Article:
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50 Years of Language Experiments with Great Apes

Igor Hanzel

The book approaches the language experiments with great apes performed in the last 50 years from the point of view of logical semantics, speech act theory, and philosophy of the social sciences based on the linguistic turn in philosophy. The author reconstructs the experiments with the great apes Washoe, Chantek, Lana, Sherman, Austin, Kanzi, Sarah and Sheba who were taught various kinds of languages, including the language of mathematics. From the point of view of the philosophy of science these experiments are interpreted as being part of the social sciences. The book proposes new mathematical experiments that are based on modern semantical reconstruction of the language of mathematics. The author shows that modern scientific research into great apes has shifted from natural science to social science.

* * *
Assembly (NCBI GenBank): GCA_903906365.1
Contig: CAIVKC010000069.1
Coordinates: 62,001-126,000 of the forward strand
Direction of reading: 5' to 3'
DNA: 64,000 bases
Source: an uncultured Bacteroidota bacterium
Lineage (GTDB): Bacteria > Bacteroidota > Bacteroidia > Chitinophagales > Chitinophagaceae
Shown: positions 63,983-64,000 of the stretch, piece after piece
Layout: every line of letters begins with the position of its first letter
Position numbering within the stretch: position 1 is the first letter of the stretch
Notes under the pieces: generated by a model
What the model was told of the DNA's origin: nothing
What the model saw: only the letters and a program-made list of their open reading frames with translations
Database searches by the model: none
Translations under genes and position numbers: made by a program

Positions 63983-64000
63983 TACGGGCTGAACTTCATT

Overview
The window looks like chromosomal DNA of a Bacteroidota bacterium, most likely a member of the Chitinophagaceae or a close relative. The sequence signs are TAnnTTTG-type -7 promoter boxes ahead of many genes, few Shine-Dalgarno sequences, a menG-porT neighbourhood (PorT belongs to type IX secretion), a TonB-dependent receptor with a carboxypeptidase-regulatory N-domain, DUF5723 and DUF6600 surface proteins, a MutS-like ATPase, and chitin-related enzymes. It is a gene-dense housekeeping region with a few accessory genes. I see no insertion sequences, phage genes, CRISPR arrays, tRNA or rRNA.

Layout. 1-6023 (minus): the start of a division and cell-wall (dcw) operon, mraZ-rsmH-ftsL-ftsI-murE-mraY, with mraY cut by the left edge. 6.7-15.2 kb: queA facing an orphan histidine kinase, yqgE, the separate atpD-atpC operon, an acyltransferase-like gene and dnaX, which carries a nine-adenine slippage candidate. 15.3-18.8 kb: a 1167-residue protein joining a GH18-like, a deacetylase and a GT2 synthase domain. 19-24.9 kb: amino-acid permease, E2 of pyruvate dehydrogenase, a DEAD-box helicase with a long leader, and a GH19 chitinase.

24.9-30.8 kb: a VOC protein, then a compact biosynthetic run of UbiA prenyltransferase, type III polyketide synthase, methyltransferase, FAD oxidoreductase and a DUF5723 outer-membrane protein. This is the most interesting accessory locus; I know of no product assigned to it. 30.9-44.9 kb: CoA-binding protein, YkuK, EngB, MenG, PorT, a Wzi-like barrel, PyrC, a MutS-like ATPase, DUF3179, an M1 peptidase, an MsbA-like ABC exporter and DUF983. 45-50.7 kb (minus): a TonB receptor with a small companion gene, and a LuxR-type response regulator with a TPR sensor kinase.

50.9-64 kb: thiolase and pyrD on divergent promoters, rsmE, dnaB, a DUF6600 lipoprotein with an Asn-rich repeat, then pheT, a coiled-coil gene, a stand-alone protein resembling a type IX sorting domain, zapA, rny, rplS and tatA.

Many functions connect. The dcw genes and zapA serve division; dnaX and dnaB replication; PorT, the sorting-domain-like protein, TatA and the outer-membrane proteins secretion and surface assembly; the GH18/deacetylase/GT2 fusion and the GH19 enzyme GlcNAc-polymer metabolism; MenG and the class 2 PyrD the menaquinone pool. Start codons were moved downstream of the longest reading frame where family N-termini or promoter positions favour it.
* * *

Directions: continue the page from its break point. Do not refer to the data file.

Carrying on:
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The book approaches the language experiments with great apes performed in the last 50 years from the point of view of logical semantics, speech-act theory, and philosophy of the social sciences based on the linguistic turn in philosophy. Subjected to analysis are the experiments organized by D. Premack, D. M. Rumbaugh, E. S. Savage-Rumbaugh, R. A. Gardner and B. T. Gardner, L. W. Miles and S. Boysen. None of these experiments involved a thoroughly developed understanding of what language stands for, instead, the scientists participating in those experiments tried to bypass the delineation of the notion of language by introducing some surrogates for it, taken from the behavioristic tradition or from some form of tentatively delineated cognitivism. These attempts are symptomatic of an unfinished turn to language in language experiments with great apes. The book shows that once this turn is accomplished by employing the understanding of the notion of language developed in modern logical semantics and speech-act theory, then past language experiments with great apes can be reevaluated and new language experiments can be proposed.←5 | 6→ ←6 | 7→

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